For the next six years I studied in Bahrain, returning to Sudan when the school closed for its long summer vacations. In 1996 I completed ninth grade--as far as I could go in that program. Back in Khartoum I entered a regular high school, where I was the only blind student. None of my books were in Braille. I was lucky to have good friends who read to me and put some of my material onto tapes, but it was a constant struggle. One of my friends from the Blind Union had studied at a school for the blind in Egypt and told me it had a strong high school program. In 1998 I scraped together money for a ticket to Alexandria and tried to enroll at the school. To my dismay the director refused to accept me because I was not an Egyptian citizen.
For months I negotiated with the Department of Immigration in Egypt, filling out forms, pleading my case before officials, waiting, hoping, and meeting one disappointment after another. At last I learned of a United Nations‑sponsored resettlement program for refugees from southern Sudan. The application process stretched over six months. In April of 1999 I received the thrilling news that I had been accepted. In December I made the long journey from Cairo to South Dakota, from one world into another.
In South Dakota I joined a community of resettled refugees from Sudan and Ethiopia and enrolled in a state‑run rehabilitation program for the blind. Two of my friends from the Blind Union in Bhari were now living in the U.S., and I managed to get in touch with them. One of these old friends, now settled in Rochester, Minnesota, spoke glowingly about BLIND, Inc. When I heard about the training offered by this program, I knew this was what I wanted. I moved to Minnesota and stayed with a Sudanese friend until I could establish residence. Then I entered BLIND, Inc., to learn new skills and a whole new philosophy about blindness.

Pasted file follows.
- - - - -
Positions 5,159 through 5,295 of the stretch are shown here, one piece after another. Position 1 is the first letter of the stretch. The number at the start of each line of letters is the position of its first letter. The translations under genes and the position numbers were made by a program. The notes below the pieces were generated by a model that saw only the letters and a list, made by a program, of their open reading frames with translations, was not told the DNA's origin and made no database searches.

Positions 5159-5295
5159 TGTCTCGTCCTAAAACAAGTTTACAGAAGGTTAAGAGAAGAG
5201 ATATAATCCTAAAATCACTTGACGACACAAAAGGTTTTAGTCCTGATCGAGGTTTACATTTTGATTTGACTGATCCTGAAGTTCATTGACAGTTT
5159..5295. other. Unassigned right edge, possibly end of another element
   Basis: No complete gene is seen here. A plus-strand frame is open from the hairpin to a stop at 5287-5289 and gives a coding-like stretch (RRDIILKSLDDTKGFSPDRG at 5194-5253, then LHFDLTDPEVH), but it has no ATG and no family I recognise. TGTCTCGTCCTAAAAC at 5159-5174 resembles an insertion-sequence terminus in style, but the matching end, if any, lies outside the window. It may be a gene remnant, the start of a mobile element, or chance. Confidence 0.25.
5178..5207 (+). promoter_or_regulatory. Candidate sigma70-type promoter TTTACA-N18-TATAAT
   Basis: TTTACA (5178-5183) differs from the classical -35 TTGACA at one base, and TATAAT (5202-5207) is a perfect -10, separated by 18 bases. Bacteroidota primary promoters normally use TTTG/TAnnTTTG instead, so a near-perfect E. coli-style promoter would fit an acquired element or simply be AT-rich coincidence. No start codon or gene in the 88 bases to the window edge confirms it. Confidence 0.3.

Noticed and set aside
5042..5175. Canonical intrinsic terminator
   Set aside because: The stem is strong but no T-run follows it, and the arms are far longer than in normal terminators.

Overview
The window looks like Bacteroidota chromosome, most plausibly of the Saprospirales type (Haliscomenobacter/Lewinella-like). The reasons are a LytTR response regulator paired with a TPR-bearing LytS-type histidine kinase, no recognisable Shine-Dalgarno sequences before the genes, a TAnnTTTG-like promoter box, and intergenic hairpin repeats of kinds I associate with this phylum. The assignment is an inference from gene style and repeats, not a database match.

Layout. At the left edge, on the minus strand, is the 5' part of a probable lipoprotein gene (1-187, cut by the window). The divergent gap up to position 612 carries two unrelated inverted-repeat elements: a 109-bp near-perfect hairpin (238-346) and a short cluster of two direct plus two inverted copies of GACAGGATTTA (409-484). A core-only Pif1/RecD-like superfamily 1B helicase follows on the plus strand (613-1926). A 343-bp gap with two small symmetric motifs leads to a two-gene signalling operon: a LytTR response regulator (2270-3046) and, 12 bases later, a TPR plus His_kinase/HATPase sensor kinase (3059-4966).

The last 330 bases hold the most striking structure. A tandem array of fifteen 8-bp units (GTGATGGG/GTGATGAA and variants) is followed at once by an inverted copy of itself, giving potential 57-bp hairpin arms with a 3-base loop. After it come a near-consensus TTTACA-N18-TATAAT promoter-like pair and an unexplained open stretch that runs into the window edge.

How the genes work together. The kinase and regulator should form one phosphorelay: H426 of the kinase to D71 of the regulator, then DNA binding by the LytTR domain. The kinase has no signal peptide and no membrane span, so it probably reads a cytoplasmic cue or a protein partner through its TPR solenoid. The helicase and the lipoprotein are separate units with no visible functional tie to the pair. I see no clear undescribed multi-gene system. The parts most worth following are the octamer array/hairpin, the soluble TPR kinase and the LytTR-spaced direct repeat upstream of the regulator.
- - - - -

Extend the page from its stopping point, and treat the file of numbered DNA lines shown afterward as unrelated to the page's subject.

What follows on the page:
The NFB philosophy really made sense to me. All my life I had heard other people telling blind people what they couldn't do, controlling and excluding them. Now for the first time I met blind people who felt good about their lives and wanted to help others.
After spending a year at BLIND, Inc., I am in a GED program to earn a high school diploma. I work part-time for the Bureau of Collections, and I am second vice president of the Minnesota Association of Blind Students. In September of 2002 I had the honor of attending a national leadership seminar at the National Center for the Blind in Baltimore. I'm still not sure what I want to do with my life. I might like to be an Arabic‑English interpreter. And I would like to find a way to help blind people in Sudan. Whatever I do, I know my NFB philosophy will make it possible.
If you or a friend would like to remember the National Federation of the Blind in your will, you can do so by employing the following language:
"I give, devise, and bequeath unto the National Federation of the Blind, 1800 Johnson Street, Baltimore, Maryland 21230, a District of Columbia nonprofit corporation, the sum of $__________(or "______ percent of my net estate" or "The following stocks and bonds: ________") to be used for its worthy purposes on behalf of blind persons."